language: Yolŋu, Anindilyakwa
mother country: Yirrkala
father country: Yarrinya
dance: Mirinyungu (Ancestral Whale)
Daniel is a Yolŋu man who was was born in Yirrkala and grew up as a young boy at his family’s homeland of Rurrangala in North East Arnhem land. Now living with his Anindilyakwa wife and daughter in Angurugu, Daniel is an Arts and Cultural officer and talented artist in Angurugu.
Daniel work across multiple mediums, best known for creating contemporary takes on old stories, such as his whale tail hollow logs. Daniel’s father, Dula Ngurruwuthun, was an accomplished painter and has works in national institutions such as the NGA. Daniel is inspired to follow in his fathers footsteps and has taken up the skills, imagery and process taught to him by his father.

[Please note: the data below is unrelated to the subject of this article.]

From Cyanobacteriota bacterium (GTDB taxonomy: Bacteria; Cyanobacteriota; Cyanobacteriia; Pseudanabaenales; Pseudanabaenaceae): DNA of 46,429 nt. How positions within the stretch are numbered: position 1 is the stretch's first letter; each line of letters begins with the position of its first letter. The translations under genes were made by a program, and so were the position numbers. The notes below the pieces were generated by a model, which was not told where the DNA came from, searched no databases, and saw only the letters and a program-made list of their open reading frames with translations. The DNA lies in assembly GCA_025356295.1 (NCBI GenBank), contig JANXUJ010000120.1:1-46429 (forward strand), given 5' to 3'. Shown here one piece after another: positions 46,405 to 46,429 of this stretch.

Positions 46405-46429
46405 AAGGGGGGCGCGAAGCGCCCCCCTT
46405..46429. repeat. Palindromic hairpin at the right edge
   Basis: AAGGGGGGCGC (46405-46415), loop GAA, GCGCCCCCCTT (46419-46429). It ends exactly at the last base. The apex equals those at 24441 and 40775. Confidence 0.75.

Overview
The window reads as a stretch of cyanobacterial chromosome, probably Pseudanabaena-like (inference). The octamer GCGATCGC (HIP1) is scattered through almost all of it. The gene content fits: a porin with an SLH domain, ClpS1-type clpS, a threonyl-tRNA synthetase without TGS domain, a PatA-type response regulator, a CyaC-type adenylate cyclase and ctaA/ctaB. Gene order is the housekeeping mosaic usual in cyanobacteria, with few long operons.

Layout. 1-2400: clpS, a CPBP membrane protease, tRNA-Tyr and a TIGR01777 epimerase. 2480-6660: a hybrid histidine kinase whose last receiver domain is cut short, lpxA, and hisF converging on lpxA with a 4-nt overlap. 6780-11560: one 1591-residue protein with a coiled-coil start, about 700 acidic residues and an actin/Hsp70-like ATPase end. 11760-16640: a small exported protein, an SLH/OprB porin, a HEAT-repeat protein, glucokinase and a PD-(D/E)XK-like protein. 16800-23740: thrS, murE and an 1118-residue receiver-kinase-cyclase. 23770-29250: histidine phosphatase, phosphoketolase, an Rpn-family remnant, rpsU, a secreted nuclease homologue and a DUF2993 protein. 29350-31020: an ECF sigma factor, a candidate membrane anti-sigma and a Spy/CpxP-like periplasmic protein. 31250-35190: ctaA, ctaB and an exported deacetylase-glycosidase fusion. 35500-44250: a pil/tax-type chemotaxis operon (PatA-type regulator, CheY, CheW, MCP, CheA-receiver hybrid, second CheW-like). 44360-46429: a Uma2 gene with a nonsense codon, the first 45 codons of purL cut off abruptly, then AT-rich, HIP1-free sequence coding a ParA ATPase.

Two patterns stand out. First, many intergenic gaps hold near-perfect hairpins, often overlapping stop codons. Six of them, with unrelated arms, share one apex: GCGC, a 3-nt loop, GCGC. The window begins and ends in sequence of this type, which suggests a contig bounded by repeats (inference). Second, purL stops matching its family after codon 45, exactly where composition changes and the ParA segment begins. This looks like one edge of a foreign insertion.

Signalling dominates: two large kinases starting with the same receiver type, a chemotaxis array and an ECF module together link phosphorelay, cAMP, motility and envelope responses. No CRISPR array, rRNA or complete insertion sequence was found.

Daniel's favourite story to depict is that of the Mirinyungu (Ancestral Whale), as passed to him by his father:
In Wangarr times, Mirinyungu lived in the ocean at Yarrinya in Munyuku clan country. The whale’s ‘brothers’, Munyuku spirit men, killed Mirinyungu with Garapana (stone knives), severing the tail and cutting the body into long strips, contaminating the beach. The bones of Mirinyungu – that is, its essence or soul – are said to have become part of Garapana, a sacred rock in the ocean.
Consequently, the character of the salt-water at Yarrinya, represented here by the miny’tji (sacred clan designs), is ‘rough with the odour of death hanging over it’. In this bark painting, the bones occupy a sea composed of radiating waves of dotted miny’tji traversed by mysterious currents. In reality, Garapana, a dangerous, forbidden place, lies below this water. Here, it is revealed on the surface of the water, as a strange, anthropomorphic arrangement of whale bones. An additional layer of meaning is Daniel's identification as a Munyuku clan member, with custodianship responsibilities at Yarrinya.